On the 14th of November, CUAMM’s staff has organized several awareness raising activities on diabetes. From Angola to Sierra Leone, from Mozambique to Tanzania by way of Ethiopia, CUAMM celebrates with the communities the World Diabetes Day, which this year focuses on Families and Diabetes.

In 2017, Diabetes was responsible for four million deaths globally. Despite being long considered a prerogative of the West, diabetes has started to spread rapidly in sub-Saharan Africa in recent decades, now affecting as many as one of five adults in some countries. However, there is still limited awareness of the scope of the problem with few diagnoses and even less treatment, which leads to complications and premature death.

« I have recently found out that I have diabetes thanks to CUAMM’s staff that came to my town for a screening campaign – Paulina, 19 years old, from Beira, Mozambique claims –. It hasn’t been easy to accept. It’s a disease that you do not see but that requires you a great behavioural change, in terms of diet and lifestyle. But now I feel better and I wish other people could understand the importance of taking care of themselves ».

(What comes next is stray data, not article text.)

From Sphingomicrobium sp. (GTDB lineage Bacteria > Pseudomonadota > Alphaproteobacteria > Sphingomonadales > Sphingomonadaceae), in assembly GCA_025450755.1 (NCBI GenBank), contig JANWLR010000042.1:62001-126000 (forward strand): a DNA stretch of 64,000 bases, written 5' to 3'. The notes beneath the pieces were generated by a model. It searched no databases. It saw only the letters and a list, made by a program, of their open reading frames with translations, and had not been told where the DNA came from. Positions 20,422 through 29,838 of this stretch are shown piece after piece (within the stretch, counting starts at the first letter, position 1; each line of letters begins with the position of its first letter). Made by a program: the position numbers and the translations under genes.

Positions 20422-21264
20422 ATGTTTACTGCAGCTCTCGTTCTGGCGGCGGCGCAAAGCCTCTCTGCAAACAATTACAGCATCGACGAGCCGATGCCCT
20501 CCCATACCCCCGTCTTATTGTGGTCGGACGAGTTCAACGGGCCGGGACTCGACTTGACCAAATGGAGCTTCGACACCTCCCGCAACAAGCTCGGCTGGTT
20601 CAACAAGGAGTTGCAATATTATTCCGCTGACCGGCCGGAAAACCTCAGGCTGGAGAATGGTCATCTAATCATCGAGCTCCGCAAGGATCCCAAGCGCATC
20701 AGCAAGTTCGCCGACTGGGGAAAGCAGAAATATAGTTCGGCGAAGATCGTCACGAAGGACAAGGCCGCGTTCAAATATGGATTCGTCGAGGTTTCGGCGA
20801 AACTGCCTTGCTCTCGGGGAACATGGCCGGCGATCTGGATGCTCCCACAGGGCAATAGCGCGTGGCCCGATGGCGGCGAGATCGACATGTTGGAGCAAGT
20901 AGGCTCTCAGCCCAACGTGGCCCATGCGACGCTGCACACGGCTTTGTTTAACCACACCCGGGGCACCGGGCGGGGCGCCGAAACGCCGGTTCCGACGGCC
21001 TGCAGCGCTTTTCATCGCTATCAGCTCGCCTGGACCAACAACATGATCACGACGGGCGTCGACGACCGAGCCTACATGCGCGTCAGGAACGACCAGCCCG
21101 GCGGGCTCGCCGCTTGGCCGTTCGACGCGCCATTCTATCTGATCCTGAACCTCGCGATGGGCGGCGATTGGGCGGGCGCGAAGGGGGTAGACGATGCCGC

In this scenario, families are crucial in the management, care, prevention and education of diabetes. Families are urged to learn more about the warning signs of diabetes and find out their risk of type 2 diabetes. Research conducted by the International Diabetes Federation (IDF) in 2018 discovered that parents would struggle to spot this serious life-long condition in their own children. The findings underline the need for education and awareness to help people spot the diabetes warning signs early.

A lack of knowledge about diabetes means that spotting the warning signs is not just a problem for parents, but is an issue impacting a cross-section of society. This is a major concern, due to the signs being milder in type 2 diabetes, the most prevalent form of the condition, responsible for around 90% of all diabetes. One in two people currently living with diabetes are undiagnosed. The vast majority of these have type 2 diabetes. If left untreated or unmanaged, diabetes can lead to life-changing complications. These include blindness, amputation, kidney failure, heart attack and stroke.

This November, take a QUIZ designed by IDF to know your risk of type 2 diabetes!

Thanks to the support of the World Diabetes Foundation (WDF) and the Italian Agency for Cooperation and Development (AICS), Doctors with Africa CUAMM is currently working to tackle diabetes in Angola, Ethiopia, Mozambique, and Sierra Leone. CUAMM’s intervention targets hospitals and health centres to prevent, diagnose and treat diabetes. Activities include screening of mothers and neonates, training of local health staff, and procurement of the necessary drugs and equipment.

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